4 New Ways to Look at Thanksgiving Pies
Pie oh my!
By Cathy Barrow
In the last three years, I've made more than 800 pies. I don't work in a restaurant, own a bakery, or have a pie factory. I write cookbooks.
The pie obsession isn't a new thing. I've been making pies for as long as I can remember. I won a blue ribbon for a sour cherry pie that launched my writing career. At Thanksgiving, I serve five or six different pies — pecan and pumpkin, cherry and cranberry, maybe buttermilk, often apple, occasionally mincemeat.
Simply put, I love pie: the buttery flavor and all the flaky layers of the crust, the tartness of a fruit filling, the cool lusciousness of a creamy custard. Pie is a generous food, easily shared, a welcome addition to any get-together. I even like it for breakfast the morning after Thanksgiving. When no one's looking, I like to slice a sliver from the pie pan and maneuver it to my mouth without a plate or fork — just a little bite o' pie.
Recently, I've been up to my eyeballs in all kinds of pie with "Pie Squared," my 2019 cookbook devoted to slab pies (pies made in rectangular baking sheet), and "When Pies Fly," which was published in September and focuses on hand pies, pie poppers, galettes, and tarts.
Through it all, I've learned that pies don't have to be fussily fitted into a pie plate (as evidenced by the Bumbleberry Galette). They don't need to have a rolled-out crust (see Pumpkin Chiffon Slab Pie). And they work as either a snack for one or a feast for a crowd (see Brandied Pear Pie Poppers).
Even better, you don't need to make 800 pies to learn to make a great one. Once you've wrangled a good dough recipe (I'm sharing three with you here), the world fills with pie possibilities. And when you make a pie — whether round, rectangular, or bite-size — you make everyone smile.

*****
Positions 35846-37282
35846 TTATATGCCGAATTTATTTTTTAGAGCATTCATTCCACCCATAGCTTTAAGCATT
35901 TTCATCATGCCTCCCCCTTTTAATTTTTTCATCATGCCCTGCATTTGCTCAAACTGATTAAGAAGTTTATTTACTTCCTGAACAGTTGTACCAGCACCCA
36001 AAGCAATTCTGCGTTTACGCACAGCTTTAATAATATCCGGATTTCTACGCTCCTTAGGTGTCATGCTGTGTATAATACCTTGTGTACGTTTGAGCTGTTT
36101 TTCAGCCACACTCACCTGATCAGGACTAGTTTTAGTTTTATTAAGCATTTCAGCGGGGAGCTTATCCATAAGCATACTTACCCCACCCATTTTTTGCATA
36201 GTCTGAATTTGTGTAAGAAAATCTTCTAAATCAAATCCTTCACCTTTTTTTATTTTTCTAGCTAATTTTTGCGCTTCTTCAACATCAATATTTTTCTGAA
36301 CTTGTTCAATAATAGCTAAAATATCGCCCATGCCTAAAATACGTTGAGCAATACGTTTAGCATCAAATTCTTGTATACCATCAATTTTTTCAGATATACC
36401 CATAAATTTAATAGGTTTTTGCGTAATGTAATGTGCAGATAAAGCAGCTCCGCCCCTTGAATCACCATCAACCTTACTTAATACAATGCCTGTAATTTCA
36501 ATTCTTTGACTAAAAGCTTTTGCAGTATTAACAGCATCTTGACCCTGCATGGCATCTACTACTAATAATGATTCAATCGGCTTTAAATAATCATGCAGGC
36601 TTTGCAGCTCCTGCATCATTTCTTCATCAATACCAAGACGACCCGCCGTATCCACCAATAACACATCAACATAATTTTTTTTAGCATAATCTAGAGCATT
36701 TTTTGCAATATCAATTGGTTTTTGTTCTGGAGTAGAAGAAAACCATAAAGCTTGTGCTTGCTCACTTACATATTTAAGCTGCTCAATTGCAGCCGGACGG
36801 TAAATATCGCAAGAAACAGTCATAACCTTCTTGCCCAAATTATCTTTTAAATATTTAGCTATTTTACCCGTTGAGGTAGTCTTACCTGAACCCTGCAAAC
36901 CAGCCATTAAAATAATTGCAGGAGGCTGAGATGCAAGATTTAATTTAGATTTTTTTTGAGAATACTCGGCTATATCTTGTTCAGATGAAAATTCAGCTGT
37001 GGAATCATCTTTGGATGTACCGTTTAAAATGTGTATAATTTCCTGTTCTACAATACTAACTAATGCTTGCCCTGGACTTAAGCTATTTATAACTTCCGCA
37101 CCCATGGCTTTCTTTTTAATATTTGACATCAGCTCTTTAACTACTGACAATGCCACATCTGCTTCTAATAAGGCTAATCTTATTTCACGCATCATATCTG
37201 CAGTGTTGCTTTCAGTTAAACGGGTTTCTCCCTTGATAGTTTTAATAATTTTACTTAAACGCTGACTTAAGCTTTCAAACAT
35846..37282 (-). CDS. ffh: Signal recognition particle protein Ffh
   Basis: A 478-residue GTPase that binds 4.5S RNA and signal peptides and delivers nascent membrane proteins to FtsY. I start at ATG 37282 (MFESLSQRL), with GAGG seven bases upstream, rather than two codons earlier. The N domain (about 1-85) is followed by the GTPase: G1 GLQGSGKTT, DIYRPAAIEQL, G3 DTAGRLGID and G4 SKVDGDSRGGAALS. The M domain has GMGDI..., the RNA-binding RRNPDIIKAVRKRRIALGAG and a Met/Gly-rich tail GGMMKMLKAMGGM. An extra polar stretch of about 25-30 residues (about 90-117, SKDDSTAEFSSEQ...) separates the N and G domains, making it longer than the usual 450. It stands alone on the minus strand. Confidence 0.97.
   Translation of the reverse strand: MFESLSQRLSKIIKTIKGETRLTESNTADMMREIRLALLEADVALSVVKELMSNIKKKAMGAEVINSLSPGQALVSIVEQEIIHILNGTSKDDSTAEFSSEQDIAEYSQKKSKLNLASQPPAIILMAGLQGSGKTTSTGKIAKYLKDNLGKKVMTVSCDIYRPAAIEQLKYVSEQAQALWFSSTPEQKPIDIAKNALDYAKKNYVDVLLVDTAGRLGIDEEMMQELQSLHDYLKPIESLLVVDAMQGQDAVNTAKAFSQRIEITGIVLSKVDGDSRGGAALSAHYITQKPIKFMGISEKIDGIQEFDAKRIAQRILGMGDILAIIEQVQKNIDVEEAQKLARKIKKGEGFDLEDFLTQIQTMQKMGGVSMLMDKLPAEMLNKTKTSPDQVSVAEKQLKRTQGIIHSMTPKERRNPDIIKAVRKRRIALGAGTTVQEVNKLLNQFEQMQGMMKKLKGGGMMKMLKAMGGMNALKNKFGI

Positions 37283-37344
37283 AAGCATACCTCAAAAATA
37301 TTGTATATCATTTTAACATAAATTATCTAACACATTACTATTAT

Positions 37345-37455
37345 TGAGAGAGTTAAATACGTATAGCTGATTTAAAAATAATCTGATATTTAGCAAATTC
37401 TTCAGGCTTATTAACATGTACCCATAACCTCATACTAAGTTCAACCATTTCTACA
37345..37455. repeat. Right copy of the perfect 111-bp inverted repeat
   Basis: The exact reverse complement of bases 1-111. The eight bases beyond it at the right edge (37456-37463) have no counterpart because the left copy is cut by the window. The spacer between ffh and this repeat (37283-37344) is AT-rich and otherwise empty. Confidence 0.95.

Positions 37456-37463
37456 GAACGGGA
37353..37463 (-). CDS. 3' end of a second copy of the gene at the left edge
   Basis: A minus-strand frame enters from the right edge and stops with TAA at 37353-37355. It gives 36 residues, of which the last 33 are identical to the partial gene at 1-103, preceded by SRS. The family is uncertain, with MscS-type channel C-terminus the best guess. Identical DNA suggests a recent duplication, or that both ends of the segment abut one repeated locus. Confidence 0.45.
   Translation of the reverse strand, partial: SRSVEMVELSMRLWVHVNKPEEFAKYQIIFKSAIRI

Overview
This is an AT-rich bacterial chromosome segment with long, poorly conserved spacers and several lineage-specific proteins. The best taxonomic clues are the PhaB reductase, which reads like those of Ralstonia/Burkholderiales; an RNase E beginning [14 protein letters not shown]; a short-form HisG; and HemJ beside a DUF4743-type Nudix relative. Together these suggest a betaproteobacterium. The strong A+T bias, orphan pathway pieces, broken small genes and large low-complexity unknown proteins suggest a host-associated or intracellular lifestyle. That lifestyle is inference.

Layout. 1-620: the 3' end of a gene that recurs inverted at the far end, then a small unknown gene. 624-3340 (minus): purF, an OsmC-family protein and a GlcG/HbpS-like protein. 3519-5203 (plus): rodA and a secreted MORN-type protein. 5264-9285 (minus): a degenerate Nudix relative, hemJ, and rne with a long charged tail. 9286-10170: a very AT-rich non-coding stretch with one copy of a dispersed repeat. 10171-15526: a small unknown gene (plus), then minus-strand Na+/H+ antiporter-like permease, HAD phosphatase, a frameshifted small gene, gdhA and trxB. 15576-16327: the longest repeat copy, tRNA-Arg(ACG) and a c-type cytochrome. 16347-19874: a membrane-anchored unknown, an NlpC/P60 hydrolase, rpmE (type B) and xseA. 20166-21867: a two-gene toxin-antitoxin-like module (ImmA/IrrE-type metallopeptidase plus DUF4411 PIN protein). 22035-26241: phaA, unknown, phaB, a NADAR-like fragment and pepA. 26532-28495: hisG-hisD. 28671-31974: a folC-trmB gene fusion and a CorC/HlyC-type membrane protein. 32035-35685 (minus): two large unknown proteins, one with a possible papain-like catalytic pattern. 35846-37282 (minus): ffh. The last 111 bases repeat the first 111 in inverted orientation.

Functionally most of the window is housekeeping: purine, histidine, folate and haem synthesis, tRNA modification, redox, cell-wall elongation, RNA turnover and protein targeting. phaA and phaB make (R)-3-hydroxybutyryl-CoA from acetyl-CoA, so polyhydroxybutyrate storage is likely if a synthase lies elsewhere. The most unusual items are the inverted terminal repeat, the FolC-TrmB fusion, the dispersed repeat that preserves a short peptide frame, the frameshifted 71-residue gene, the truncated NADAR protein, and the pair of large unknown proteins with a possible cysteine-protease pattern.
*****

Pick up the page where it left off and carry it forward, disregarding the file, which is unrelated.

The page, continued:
These charming skillet-fried apple pies feature a buttermilk pie dough stuffed with a mixture of fresh and dried apples simmered with brown sugar, lemon juice, and cinnamon.
Why funnel cake? From the moment these pies hit the hot oil, you'll be thinking "funnel cakes!" Not only will it smell like a carnival stand, the easy-to-make dough produces a light, flaky, crispy crust that reminds you of fairground delights.
Why dried apples? Fresh fruit is too juicy to handle hot oil and will bust through the seams of a hand pie if left to its own devices. But if you add some dried fruit to the mixture, it'll absorb some of the fresh fruit's juices, plump up, and keep the whole thing from bursting.
Why use a baking stone? Heating the baking pan from the bottom makes for crispier, flakier bottom crusts.
Mixed berries are heaped upon crispy, flaky all-butter pie dough for this colorful, rustic pie.
Foil hack: When you want to slide something off a rimless baking sheet after baking but don't want it to bubble over in the oven while it bakes, line the baking sheet with foil and fold up all four edges to contain any leaks during baking. When it's time to slide, just flatten one edge of the foil, and voilà!
A light and fluffy pumpkin mousse sits atop an amaretti cookie crust and is topped with dollops of whipped cream.
About those eggs: The whites are only whipped, not cooked, in this fluffy chiffon. If you can't find pasteurized eggs, you can use regular egg yolks, substitute 1 cup whipping cream for the whites, and omit the cream of tartar.
Bite-size desserts are more popular than ever. For these adorable pie poppers, you'll fill cream cheese pie dough with pears poached in brandy.
Cathy's Dough Tips
- Wrap it right: Spend time wrapping your pie dough. The more compact and precise the dough, the easier it will be to roll to the correct size and thickness. Compact the dough first with plastic wrap and a bench scraper, then by knocking the edge on the counter, and finally by using the rolling pin to press gently across the top and bottom of the wrapped disk or block. It should be very tidy and firm when it goes into the refrigerator to chill.
- Chill out: Chilling firms up the butter and allows the flour to absorb all the liquid, which ups the flakiness factor. It also allows the dough to recover from any overworking.
- Water works: The less water, the better. But if it just won't hang together, dribble in a teensy smidge more, drop by drop.
Check out our collection of Pie Recipes.
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This article originally appeared in October/November 2019 issue of Allrecipes Magazine.